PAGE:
BAJIRAO PESHWA SHOULD BE EMULATED BY US
By Brigadier Chitranjan Sawant,VSM
Bajirao Prathem was indeed a great general not only of cavalry but for all arms. Noteworthy is the fact that in his lifetime he fought and fought against the high and mighty Moghuls and the Nizam of Hyderabad but never lost a battle. His military strategy was just superb. He combined SPEED in movement of his troops and giving battle to the enemy when the latter expected it the least. His surprise appearance at the least expected time and place flabbergasted the enemy commanders who lost their nerve first and the battle later.
Appointed Peshwa at the age of just 20 by Chhatrapati Shahu Ji Maharaj superseding many experience and mature men in the run, gave Bajirao an additional strong dose of self confidence. It was this super self confidence that acted like his impenetrable personal armour that saved his persona and that of his troopers even while facing stronger enemy forces in a battle. Indeed that X factor explains his victory through and through in the 20 year impeccable battle career where he was always a victor.
I am pained to say that the Mastani episode has maligned Bajirao’s name and fame and caused a chasm between him and the Brahman Samaj of Pune. Kashibai, his lawfully wedded wife was ever devoted to Bajirao as a devout Hindu wife should be to her husband. The Mastani episode has been made much of by film makers and story writers but I must go to the rescue of the great Peshwa General, Bajirao the First and say that his image remained as bright as ever.
Allow me to recall that it was Peshwa Bajirao who knocked at the gates of Delhi to test the prowess of the Moghuls and found that they were as vulnerable as a decadent power could be. Bajirao and his 500 horsemen had camped in the Talkatora grounds and the Moghul generals did not have the strategic strength or courage to oust the Marathas from the capital of the Moghul empire. By the way, Bajirao had travelled at breaknech speed to Delhi leaving his artillery behind in order to sound a warning bell to the Moghuls to leave the Marathas alone. Bajirao had succeeded in his mission.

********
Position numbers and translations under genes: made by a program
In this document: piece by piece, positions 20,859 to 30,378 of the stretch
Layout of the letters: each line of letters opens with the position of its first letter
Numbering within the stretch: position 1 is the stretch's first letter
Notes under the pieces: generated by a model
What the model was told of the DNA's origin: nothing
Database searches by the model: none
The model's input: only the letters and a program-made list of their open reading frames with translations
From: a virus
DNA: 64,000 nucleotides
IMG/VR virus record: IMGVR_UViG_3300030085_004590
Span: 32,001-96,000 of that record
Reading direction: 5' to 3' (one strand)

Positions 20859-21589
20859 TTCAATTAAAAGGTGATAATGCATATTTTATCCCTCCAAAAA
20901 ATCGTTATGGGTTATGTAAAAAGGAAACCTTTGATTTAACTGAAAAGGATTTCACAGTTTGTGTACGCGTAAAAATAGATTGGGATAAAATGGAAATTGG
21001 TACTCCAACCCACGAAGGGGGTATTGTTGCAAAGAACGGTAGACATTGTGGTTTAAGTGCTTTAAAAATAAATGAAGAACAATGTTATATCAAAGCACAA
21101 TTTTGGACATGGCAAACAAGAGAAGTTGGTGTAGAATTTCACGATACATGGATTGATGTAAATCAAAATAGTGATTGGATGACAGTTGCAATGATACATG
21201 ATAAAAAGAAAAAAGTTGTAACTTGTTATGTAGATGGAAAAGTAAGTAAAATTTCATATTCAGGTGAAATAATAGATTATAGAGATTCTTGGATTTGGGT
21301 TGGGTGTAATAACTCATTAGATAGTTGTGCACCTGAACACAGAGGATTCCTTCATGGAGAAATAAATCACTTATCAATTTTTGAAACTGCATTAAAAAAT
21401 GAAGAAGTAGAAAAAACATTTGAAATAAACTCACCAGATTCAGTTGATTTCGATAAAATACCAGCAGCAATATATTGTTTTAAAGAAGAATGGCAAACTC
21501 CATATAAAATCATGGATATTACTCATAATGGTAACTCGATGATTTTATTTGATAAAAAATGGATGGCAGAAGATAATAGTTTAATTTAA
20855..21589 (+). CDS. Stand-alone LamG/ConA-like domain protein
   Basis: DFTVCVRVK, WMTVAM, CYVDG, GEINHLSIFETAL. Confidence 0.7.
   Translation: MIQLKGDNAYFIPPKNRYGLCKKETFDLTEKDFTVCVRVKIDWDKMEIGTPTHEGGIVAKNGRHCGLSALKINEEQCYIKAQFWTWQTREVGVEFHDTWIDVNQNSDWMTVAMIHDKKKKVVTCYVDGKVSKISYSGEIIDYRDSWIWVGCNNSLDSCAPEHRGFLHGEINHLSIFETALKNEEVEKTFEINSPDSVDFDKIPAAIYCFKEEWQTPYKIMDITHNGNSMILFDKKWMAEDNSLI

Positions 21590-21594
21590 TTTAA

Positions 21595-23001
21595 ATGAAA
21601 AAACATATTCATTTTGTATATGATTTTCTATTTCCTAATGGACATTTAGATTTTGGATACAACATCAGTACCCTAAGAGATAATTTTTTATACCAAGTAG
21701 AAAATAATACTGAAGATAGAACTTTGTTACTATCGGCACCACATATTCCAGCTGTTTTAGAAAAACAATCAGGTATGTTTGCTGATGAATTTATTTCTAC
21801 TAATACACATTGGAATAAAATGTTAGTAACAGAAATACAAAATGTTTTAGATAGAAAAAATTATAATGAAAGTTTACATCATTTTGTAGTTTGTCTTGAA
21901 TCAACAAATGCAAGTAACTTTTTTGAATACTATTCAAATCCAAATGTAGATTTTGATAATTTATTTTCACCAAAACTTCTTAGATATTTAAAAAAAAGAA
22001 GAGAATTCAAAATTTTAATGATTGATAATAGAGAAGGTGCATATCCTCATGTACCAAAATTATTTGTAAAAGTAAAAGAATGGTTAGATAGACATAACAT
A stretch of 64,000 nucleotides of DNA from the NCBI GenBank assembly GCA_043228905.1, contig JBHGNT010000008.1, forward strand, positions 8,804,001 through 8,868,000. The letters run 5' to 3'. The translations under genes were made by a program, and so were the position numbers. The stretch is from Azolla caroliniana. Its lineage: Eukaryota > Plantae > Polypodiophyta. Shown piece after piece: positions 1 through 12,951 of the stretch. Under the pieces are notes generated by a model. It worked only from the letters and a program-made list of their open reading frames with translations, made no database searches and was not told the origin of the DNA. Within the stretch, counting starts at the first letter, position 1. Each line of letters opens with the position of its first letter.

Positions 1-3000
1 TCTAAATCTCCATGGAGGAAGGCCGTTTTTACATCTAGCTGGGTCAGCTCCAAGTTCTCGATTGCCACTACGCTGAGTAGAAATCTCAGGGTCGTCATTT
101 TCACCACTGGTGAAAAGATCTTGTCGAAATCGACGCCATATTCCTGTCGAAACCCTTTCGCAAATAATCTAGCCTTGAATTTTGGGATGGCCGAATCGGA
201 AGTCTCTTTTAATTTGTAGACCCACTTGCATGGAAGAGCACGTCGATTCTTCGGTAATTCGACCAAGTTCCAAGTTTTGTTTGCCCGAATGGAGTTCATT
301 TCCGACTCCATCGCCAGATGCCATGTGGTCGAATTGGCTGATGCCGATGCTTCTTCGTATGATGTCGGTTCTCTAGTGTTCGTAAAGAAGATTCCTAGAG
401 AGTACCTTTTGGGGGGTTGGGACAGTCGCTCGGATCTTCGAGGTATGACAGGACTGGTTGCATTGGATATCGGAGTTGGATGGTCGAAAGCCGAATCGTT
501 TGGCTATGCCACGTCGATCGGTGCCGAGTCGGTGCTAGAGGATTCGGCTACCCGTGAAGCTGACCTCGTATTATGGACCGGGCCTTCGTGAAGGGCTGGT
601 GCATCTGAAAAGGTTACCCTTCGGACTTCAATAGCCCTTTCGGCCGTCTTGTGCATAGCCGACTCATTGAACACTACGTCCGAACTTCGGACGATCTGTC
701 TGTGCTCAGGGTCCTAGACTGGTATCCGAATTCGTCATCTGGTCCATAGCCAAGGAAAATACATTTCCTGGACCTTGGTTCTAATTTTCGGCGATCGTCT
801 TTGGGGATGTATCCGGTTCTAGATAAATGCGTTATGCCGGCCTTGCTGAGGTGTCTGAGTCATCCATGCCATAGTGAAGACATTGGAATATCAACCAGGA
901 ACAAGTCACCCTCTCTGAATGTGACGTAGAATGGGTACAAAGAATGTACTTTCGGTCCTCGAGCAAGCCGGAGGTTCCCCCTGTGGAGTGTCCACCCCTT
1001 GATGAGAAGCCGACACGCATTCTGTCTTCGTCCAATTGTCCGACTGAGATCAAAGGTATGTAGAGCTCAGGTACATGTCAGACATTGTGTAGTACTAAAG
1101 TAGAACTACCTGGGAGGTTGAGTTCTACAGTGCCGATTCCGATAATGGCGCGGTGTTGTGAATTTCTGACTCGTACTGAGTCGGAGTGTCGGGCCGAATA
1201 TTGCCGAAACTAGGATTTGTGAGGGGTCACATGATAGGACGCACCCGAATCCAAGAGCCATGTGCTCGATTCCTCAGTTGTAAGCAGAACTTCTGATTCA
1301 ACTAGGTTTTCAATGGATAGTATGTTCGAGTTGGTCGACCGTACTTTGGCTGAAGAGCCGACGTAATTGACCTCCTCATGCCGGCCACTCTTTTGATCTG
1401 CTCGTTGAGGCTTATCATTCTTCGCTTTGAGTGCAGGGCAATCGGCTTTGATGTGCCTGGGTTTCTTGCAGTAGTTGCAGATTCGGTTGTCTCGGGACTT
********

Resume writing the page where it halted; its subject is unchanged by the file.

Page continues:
Peshwa Bajirao followed the tactics of Chhatrapati Shivaji Maharaj in maintaining surprise and speed while giving the enemy a battle at the time and place that was to his disadvantage and to the advantage of the Marathas. Bajirao and his horsemen travelled light and discouraged heavy baggage to be a part of the campaign. The TEETH to Tail ration was invariably in favour of the Teeth. Once the Marathas had pierced their teeth into the enemy’s flesh they did keep on biting deep until the enemy was forced to disengage and flee from the battlefield. The Moghuls, Nizam’s and Sultan’s forces did not have a chance to withstand the mighty cavalry charge of Bajirao’s Maratha horsemen and invariably turned tail leaving heavy artillery, Adm tail including their women behind. Bajirao had learnt his military lessons well from the campaigns of Chhatrapati Shivaji Maharaj and followed them like the Cardinal principles of war and victory.
It is time the historians reassessed the life and time of Peshwa Bajirao I and give him a place of honour that he deserved. Baji Rao was indeed a great Peshwa, a military commander, a strategist as well as a tactician. Next to Chhatrapati Shivaji Maharaj whom he emulated both in letter and spirit, Baji Rao is second to none.
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